If your loved one is exhibiting dementia symptoms, it is crucial to have the talk with him or her as soon as possible. Here are six tips for talking with someone you love about dementia:

  1. Acknowledge the conversation may not go as planned.

You know you have good intentions, but your loved one may not be open or willing to discuss the changes you have noticed. They may be angry or defensive. Don’t force the conversation. Take a break and plan to revisit the conversation later. If your loved one still refuses help, contact a medical professional.

  1. Have the conversation as early as possible.

When you see the signs, it’s important to say something early before more symptoms occur. It’s best to have this conversation when cognitive functioning is at its highest.

  1. Offer your support.

This can be scary for your loved one and seeing a doctor to discuss the changes can feel overwhelming. Let your loved one know that you are there for them and can accompany them on doctor visits. Show your support throughout the diagnosis and the days and months that follow.

  1. Plan specific ways to start the conversation.

 Use these conversation starters:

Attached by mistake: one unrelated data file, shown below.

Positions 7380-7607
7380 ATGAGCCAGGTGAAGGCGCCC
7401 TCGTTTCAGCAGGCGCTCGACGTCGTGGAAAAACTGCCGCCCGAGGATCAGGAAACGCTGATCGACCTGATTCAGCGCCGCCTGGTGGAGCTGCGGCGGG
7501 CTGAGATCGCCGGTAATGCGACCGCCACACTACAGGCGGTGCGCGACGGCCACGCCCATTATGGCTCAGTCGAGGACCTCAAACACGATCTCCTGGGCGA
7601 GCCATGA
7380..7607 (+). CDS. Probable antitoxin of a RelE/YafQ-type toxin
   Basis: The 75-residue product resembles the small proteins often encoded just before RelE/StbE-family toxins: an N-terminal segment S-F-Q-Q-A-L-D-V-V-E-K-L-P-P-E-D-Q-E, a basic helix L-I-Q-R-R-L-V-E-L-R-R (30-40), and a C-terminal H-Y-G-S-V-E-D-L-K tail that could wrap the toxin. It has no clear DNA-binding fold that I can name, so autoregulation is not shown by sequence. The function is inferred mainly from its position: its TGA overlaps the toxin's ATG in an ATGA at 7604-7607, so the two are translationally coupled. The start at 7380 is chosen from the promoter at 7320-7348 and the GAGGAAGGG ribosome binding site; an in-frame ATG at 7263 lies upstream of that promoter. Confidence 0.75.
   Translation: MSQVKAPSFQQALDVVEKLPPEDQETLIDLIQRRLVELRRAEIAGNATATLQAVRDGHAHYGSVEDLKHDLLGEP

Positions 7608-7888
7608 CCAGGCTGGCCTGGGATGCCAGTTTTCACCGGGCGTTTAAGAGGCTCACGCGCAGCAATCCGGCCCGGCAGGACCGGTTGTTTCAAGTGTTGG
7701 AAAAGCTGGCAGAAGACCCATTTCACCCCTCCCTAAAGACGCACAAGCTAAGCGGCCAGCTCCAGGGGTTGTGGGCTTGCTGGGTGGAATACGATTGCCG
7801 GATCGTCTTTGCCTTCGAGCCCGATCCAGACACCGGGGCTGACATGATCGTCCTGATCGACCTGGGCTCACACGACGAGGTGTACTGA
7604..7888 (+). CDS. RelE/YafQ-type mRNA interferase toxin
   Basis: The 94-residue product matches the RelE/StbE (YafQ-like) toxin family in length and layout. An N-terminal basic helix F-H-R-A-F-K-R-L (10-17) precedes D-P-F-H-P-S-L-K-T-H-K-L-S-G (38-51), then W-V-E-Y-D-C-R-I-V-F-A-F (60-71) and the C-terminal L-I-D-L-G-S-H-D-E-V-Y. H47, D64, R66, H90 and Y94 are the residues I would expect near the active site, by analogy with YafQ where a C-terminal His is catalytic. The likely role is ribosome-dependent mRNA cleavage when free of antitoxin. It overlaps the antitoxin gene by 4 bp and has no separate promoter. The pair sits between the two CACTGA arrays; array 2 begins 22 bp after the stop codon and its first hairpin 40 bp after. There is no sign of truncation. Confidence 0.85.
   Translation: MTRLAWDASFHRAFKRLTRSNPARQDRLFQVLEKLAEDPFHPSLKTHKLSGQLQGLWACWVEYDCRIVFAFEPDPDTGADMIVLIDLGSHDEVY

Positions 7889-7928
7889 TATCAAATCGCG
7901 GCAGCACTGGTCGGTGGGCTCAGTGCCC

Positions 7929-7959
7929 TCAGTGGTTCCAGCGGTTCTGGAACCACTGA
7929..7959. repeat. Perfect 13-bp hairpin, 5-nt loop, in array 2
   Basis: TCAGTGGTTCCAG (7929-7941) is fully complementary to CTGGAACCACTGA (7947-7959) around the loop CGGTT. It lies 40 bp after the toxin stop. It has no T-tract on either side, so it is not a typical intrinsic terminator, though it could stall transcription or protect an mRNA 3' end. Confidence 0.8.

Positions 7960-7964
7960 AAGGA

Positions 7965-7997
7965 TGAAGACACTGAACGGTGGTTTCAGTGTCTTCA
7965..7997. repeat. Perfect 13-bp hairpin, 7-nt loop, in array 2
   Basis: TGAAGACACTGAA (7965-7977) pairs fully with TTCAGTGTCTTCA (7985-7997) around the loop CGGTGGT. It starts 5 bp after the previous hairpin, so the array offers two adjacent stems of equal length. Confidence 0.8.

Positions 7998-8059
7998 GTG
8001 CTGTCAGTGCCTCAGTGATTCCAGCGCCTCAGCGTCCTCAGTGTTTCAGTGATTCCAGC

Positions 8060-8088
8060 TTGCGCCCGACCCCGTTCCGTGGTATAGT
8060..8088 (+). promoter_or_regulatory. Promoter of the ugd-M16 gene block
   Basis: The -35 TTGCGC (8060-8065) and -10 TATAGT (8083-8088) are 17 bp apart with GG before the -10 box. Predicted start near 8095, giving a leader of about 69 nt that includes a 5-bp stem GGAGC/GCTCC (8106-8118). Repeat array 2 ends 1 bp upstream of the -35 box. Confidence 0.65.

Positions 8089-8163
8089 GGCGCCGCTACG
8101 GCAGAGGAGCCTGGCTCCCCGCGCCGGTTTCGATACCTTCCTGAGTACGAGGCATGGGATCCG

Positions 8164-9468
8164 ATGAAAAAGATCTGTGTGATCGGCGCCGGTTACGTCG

I’ve been thinking through my own long-term care plans lately and I was wondering if you have any advanced planning tips for me?

I was wondering if you’ve noticed the same changes in your behavior that

I’ve noticed?

Would you want to know if I noticed any concerning changes in your behavior?

  1. Realize gaps in self-awareness.

Someone experiencing the signs of early dementia may not see the symptoms in themselves. Be prepared that your loved one may show signs of confusion, denial and withdrawal.

  1. Think through who should have the conversation.

Is there a certain family member or close friend who can positively influ-ence your loved one? Consider asking that person to be with you or have the conversation privately.

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